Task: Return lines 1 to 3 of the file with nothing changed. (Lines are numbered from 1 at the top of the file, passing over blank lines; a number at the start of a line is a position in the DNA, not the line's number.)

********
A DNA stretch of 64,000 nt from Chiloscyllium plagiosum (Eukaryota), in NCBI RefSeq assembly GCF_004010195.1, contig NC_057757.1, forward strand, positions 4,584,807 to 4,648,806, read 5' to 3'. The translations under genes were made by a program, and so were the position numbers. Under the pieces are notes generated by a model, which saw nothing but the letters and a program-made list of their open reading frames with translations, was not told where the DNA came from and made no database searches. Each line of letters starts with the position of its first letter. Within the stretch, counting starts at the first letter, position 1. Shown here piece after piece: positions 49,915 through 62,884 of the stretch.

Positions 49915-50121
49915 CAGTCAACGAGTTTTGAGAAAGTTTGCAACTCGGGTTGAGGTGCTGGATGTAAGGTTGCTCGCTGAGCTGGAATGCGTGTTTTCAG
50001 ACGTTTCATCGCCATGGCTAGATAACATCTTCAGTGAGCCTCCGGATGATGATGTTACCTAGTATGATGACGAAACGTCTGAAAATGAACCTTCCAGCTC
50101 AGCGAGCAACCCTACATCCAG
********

A DNA stretch of 64,000 nt from Chiloscyllium plagiosum (Eukaryota), in NCBI RefSeq assembly GCF_004010195.1, contig NC_057757.1, forward strand, positions 4,584,807 to 4,648,806, read 5' to 3'. The translations under genes were made by a program, and so were the position numbers. Under the pieces are notes generated by a model, which saw nothing but the letters and a program-made list of their open reading frames with translations, was not told where the DNA came from and made no database searches. Each line of letters starts with the position of its first letter. Within the stretch, counting starts at the first letter, position 1. Shown here piece after piece: positions 49,915 through 62,884 of the stretch.

Positions 49915-50121
49915 CAGTCAACGAGTTTTGAGAAAGTTTGCAACTCGGGTTGAGGTGCTGGATGTAAGGTTGCTCGCTGAGCTGGAATGCGTGTTTTCAG